India to send emergency medical unit for Sri Lanka’s war victimsFebruary 27th, 2009 - 12:31 am ICT by IANS
Colombo, Feb 26 (IANS) Reiterating New Delhi’s concern for thousands of civilians caught in the fighting between the military and Tamil Tiger rebels, visiting Indian Foreign Secretary Shivshankar Menon Thursday said a full-fledged emergency medical unit would be rushed to Sri Lanka to help the war-displaced.
“Our main concern is the immediate humanitarian situation in Sri Lanka’s north where thousands of civilians are trapped in a shrinking territory. A consignment of emergency medical unit would be sent to Sri Lanka soon to directly help the internally displaced people (IDPs),” Menon told Colombo-based Indian reporters here Thursday.
Menon said he held talks with the Sri Lankan authorities during his stay in Colombo on the sidelines of the the 36th session of the SAARC Standing Committee, and both India and Sri Lanka “have agreed to work together to address the urgent medical needs of these civilians”.
India’s medical emergency medical unit comprising doctors, surgeons, anaesthetists, nurses and support staff and necessary medical equipment and supplies would be directly assisting thousands of IDPs who have come to the government-held areas.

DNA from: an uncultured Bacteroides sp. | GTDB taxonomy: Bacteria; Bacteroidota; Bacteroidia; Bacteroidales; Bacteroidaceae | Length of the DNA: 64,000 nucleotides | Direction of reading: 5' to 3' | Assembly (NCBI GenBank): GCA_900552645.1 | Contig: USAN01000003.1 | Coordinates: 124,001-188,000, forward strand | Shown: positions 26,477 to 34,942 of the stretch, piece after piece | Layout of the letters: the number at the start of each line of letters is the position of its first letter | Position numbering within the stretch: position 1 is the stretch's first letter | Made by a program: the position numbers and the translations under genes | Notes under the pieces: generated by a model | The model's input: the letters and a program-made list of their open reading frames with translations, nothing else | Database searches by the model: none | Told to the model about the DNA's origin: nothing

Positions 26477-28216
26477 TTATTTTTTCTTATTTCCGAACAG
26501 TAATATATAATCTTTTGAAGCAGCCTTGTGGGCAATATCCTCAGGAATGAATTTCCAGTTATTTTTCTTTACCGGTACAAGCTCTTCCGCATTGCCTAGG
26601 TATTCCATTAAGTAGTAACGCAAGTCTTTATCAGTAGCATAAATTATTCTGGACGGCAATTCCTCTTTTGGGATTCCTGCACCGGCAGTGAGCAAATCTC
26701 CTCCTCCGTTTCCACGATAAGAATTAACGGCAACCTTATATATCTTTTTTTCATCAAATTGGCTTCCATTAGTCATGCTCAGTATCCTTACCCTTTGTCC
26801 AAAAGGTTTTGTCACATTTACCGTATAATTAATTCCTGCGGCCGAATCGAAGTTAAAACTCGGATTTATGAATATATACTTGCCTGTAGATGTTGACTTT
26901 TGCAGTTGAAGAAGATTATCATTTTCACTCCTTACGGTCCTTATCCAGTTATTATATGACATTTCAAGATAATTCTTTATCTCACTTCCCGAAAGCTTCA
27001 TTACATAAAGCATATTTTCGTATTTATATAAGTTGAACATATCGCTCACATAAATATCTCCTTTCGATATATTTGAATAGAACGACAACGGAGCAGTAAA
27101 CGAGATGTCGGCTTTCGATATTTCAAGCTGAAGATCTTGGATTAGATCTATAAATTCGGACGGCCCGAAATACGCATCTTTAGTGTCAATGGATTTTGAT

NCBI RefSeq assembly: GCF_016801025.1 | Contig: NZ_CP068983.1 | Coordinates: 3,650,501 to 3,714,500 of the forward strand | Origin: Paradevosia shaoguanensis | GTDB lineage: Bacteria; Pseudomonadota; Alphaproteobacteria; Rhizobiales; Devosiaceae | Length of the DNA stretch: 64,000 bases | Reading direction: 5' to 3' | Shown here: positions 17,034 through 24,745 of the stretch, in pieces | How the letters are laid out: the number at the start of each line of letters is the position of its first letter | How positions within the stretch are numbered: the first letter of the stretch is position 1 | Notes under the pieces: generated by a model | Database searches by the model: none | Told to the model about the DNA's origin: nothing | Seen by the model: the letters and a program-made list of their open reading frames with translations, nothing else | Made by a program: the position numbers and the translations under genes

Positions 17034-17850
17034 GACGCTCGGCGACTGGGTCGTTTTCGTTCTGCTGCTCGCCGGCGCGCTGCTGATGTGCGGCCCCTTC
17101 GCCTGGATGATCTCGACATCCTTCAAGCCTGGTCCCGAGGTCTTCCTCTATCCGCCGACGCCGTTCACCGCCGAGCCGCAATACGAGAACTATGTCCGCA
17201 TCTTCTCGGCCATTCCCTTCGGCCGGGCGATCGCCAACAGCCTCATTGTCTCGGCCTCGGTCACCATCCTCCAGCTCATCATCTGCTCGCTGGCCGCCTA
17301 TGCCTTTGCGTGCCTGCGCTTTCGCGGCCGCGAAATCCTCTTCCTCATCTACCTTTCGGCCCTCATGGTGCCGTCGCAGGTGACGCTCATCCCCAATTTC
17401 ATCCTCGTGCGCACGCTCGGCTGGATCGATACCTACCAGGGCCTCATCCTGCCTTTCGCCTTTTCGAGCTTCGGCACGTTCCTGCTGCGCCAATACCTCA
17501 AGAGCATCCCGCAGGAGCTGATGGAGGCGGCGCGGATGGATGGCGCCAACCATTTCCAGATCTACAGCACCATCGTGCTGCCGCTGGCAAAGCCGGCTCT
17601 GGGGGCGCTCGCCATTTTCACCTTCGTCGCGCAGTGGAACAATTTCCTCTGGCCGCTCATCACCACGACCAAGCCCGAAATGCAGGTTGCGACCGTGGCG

“The idea is to help them immediately. We want to minimize the humanitarian plight of the civilians,” Menon said, adding that New Delhi would work with the Tamil Nadu government to get down more relief supplies.
Noting that India would also work with the Sri Lankan government for the rehabilitation and reconstruction process in the island’s north, Menon said: “There should be a movement towards a political solution - so that the people can take charge of their own lives.”
“We need to look beyond rehabilitation and rebuilding. It is more than devolution. It is a political solution. For us it is very important,” the foreign secretary said, adding the discussions with Sri Lanka on this would continue for the next two days.
The decision to send emergency medical assistance came after New Delhi discussed with Colombo ways to help the civilians caught in the conflict between government troops and the Liberation Tigers of Tamil Eelam (LTTE).
Thousands of civilians remain trapped in a small chunk of territory still held by the LTTE in the northeastern Mullaitivu district. Early this week, Colombo turned down an offer for a ceasefire by the Tamil Tigers and insisted that the rebels should lay down their weapons and surrender unconditionally.
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